As the U.S. struggles with gas prices that have soared skyward and just won’t seem to budge from a lofty national average that currently sits at about $3.81, the U.S. Department of Agriculture (USDA) is getting busy pointing out what it is doing to help break the country from its dependence on foreign oil and aid in providing some relief at the pump. While the U.S. Department of Energy (DOE) oversees much of the federal governments energy efforts, government assistance in the production of biofuels and biomass energy facilities often falls squarely in the court of the USDA. For example, earlier this year the USDA issued about $405 million in conditional loan guarantees for biomass refineries in Alabama, Mississippi and Florida. More recently, the USDA announced a $47 million round of funding for biomass crop research that involves 50,000 acres of land that will be used exclusively for dedicated energy crops.
Now, Agriculture Secretary Tom Vilsack is taking some time to announce a program aimed at heightening public awareness of the availability of E85 or “blender fuel” for those with flex-fuel vehicles and other cars capable of taking advantage of the fuel blend comprised of 85% ethanol. One of the USDA’s recent initiatives includes the Rural Energy for America Program (REAP) which will reportedly make funding available for flexible fuel pumps. It is hoped that the program will help encourage fuel station owners to invest the necessary capital to make E85 available at their fuel stations.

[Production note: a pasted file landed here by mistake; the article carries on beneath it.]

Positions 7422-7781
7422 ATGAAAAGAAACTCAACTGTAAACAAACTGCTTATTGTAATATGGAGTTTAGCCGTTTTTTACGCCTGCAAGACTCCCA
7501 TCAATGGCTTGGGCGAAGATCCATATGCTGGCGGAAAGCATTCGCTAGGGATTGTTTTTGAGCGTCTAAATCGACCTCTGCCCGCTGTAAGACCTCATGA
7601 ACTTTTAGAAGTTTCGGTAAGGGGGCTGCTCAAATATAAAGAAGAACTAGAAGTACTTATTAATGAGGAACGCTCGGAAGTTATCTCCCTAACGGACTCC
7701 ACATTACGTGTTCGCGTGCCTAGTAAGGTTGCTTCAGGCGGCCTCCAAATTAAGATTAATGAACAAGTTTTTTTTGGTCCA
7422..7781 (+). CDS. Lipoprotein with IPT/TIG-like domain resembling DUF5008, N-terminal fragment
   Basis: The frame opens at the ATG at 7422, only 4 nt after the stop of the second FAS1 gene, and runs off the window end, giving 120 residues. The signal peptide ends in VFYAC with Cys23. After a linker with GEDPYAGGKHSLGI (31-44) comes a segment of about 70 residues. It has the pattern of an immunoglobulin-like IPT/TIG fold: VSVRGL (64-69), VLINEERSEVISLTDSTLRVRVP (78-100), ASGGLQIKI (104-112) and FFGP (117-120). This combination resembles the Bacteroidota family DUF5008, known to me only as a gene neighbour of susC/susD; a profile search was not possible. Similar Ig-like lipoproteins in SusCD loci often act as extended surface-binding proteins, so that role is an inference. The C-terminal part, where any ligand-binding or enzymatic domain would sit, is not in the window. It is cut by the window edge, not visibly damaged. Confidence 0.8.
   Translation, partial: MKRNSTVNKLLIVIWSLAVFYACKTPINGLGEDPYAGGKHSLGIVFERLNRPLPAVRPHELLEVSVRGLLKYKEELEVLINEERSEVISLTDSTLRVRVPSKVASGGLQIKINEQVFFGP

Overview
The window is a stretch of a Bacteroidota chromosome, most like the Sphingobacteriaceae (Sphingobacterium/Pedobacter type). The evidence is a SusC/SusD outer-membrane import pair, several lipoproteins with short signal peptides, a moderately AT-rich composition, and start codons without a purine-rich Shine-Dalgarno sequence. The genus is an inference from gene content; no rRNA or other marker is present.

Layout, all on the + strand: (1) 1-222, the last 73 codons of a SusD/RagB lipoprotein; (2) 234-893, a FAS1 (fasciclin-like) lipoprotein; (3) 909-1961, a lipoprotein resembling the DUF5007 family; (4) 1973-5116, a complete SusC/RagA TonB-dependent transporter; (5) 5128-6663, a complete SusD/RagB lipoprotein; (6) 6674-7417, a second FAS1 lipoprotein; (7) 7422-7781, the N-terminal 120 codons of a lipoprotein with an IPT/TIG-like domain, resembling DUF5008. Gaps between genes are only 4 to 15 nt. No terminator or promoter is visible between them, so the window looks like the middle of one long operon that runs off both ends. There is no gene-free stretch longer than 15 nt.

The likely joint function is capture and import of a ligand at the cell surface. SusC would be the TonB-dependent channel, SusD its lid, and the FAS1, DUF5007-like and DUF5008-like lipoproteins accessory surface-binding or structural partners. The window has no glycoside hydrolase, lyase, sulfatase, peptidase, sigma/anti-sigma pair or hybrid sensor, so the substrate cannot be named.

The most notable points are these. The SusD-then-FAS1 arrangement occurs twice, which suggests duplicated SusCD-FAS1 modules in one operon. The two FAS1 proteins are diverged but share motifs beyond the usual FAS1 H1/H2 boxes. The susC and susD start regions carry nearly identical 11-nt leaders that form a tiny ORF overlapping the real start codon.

The USDA indicates there are currently 8 – 8.5 million flexible fuel vehicles on U.S. roads, which constitutes about 3.2 – 3.5 percent of the approximately 250 million vehicles on the road. These flexible fuel vehicles are designed to run off of E85. However, there are currently only around 2,350 fueling stations that offer E85 of the more than 167,800 stations nationwide. Earlier this year, the Environmental Protection Agency (EPA) released the results of E15 testing on vehicles years 2001 and younger. The EPA’s findings suggest there are more vehicles on the road that could take advantage of higher ethanol blends than currently available at local, non-E85, pumps.
Considering that the national price per gallon of E85 is currently $3.27 (about $.54 less than the average price for a gallon of regular unleaded gas) one might be led to think that the cost savings would be sufficient motivation to seek out those fuel stations that do offer E85. However, the price per gallon of E85 only tells part of the story. According to AAA, E85 has a lower energy content as expressed in British Thermal Units. This means that vehicles running on E85 get fewer miles per gallon than they do on the current 10% ethanol blend (E10) that is prevalent at U.S. fuel pumps. When this factor is taken into account, E85 actually ends up costing drivers about $.50 more per gallon on average than a gallon of regular unleaded.